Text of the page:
Rory: In 1999, the New Orleans Museum of Art held the seminal exhibit: Degas in New Orleans: A French Impressionist in America. Our book research was enriched by the support of genius curators of this exhibition, Dr. Gail Feigenbaum and Victoria Cooke. We are particularly grateful to Gail, as she was the visionary for the exhibition at the New Orleans Museum of Art, which showcased Degas’ incredible artworks he created during his New Orleans sojourn.
How else were art museums involved in your research?
Rory: We conducted interviews with scholars from museums across the world. In Paris, we completed research in the library and archives of the D’Orsay Museum. We interviewed Isolde Pludermacher, chief curator, who is exclusively in charge of protecting Degas’ works. When she agreed with our belief that Degas’ time in New Orleans was truly significant, our hearts were lifted even further, and we knew we had to share this story with the world.
Rory O’Neill Schmitt and Rosary Hartel O’Neill
Can you tell us more about the visuals in the book?
Rory: Our shared vision is to herald the talent of New Orleans artists. In the book, we included exquisite photography of local artists: Rachelle O’Brien (my sister), Robert Schaefer, Jr. and Cheryl Gerber. Rachelle took beautiful photographs of the Suicide Oak and the Dueling Oaks in City Park. Robert marvelously photographed St. Louis Cathedral, which was selected for the cover of the book. And Cheryl captured the essence of the Garden District with exquisite architecture photography.
For our book, we really prioritized the visual. I trained and worked as an art therapist and educator for several years. Something in my soul knows the primacy of the visual. Pictures are a powerful language that connects to people’s hearts and minds. We believe photographs, drawings, and paintings anchored this book. Our goal as writers was to have readers see, hear, feel and really experience what it would have been like for Edgar in Louisiana. And we also want them to fall in love with New Orleans.
How many languages is the story published in?
Rosary: The book, Edgar Degas in New Orleans, has been published in English. We also have several chapters translated into French. The play, Degas in New Orleans, has been translated into French by Philippe Cergy. And this French version was produced at the Sorbonne Theatre and the Global Centre Theatre of Columbia University in Paris. The screenplay of our story on Degas in New Orleans includes scenes from his earlier life and has been translated into French by Alicia Diaz Chauvigné of the Sorbonne.
What’s next for your book, Edgar Degas in New Orleans?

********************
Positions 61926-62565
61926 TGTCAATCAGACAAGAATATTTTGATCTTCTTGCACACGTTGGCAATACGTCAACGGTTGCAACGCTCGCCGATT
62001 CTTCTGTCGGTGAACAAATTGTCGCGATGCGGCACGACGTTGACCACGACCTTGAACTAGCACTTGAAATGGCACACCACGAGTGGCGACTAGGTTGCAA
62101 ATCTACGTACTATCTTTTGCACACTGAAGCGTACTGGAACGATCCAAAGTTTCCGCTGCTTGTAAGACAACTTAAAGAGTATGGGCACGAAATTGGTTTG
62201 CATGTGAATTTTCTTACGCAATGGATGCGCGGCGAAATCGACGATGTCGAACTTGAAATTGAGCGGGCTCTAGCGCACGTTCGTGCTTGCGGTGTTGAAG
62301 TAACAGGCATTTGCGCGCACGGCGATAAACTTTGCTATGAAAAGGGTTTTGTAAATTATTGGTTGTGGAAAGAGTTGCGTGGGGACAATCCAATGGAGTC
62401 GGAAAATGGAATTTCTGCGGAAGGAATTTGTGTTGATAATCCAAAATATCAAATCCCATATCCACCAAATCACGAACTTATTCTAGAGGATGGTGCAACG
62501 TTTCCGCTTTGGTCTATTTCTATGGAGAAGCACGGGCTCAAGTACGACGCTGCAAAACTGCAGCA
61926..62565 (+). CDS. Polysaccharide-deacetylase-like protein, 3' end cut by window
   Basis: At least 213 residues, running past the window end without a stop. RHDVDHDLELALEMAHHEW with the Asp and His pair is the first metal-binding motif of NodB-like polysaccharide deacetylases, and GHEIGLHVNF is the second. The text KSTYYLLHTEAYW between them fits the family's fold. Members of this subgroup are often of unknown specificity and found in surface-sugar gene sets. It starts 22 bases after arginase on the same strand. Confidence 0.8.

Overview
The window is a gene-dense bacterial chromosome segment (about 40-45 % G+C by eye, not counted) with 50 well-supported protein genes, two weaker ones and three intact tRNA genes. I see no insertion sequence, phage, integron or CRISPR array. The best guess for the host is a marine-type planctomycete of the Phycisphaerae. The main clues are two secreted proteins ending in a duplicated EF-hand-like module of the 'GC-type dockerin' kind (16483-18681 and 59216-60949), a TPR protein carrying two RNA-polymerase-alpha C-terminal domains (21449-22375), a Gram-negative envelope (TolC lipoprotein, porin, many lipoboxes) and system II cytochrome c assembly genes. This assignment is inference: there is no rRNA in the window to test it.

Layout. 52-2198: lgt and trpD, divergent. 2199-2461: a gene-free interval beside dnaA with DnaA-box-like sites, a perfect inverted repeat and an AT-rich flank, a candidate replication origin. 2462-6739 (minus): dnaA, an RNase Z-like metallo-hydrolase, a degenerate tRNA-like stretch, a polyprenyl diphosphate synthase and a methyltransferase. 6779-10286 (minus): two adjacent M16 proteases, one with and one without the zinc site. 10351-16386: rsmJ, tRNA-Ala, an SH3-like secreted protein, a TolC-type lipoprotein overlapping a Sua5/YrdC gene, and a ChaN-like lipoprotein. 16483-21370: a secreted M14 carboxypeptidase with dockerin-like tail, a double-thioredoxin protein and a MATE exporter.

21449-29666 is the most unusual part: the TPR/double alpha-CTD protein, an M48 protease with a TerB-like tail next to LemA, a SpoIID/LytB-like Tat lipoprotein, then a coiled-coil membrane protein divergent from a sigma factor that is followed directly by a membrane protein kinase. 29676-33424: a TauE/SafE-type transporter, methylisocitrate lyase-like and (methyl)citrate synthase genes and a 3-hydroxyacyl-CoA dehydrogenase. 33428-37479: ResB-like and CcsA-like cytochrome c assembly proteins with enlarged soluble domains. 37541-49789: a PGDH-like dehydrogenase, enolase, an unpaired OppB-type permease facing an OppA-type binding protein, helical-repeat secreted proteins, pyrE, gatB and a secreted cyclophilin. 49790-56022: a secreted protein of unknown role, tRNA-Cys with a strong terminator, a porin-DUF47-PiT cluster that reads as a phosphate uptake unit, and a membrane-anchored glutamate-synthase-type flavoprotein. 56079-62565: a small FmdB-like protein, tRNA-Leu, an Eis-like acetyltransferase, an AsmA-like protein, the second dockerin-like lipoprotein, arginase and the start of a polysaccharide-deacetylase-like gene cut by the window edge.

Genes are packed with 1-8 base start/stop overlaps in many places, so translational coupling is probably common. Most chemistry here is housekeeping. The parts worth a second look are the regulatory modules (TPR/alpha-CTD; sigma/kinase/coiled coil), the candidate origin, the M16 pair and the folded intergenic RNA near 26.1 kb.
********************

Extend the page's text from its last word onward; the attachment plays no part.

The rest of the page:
Rosary: Paris! The Irish Cultural Center in Paris has invited us to do a book signing and lecture this fall, which is such a thrill. Rachelle O’Brien will be curating this global multimedia launch of the project, including film, photography, and original New Orleans music (“Degas is Here!” by Rachelle O’Brien, Eric Laws, and Jeff Louviere of the band Blood Lovely).
But I believe we were destined to go there since so much of the reveal in the book comes back to the great paintings of Degas, many of which are now located in France. To this day, one of his earliest masterpieces is The Cotton Office. Degas completed this painting of his uncle’s cotton office on the day the family business in New Orleans went bankrupt. This painting was the only one he sold to a museum during his lifetime, and it is still housed in this museum in Pau, France.
Are you working on any writing now?
Rory: With our publisher, Arcadia Publishing and the History Press, we have a contract for our next book: Kate Chopin in New Orleans. It has been thrilling researching her life and interviewing scholars and descendants to learn more about this trailblazing American writer.
Rosary: I connected with Kate Chopin years ago when I wrote the play, The Awakening of Kate Chopin, which was also published by Concord Theatricals. Many scholars consider Kate Chopin, the author of The Awakening, one of the leading early fiction writers of America. Kate’s husband had a cotton office right down the block from Edgar Degas’ uncle’s cotton office, and he also went bankrupt. Rory and I were fascinated to see how her life in Louisiana influenced her development as a writer.
Rory: We are grateful to continue our study of this history of New Orleans, during this intense time of trauma, tragedy, disease, economic collapse and death. Locals grappled with survival and managed to sustain relationships and still find some hope for the future. And some of the city’s inhabitants even became great artists, whom we are still talking about 150 years later.
Header Image: Rory O’Neill Schmitt and Rosary Hartel O’Neill (courtesy of Rosary Hartel O’Neill)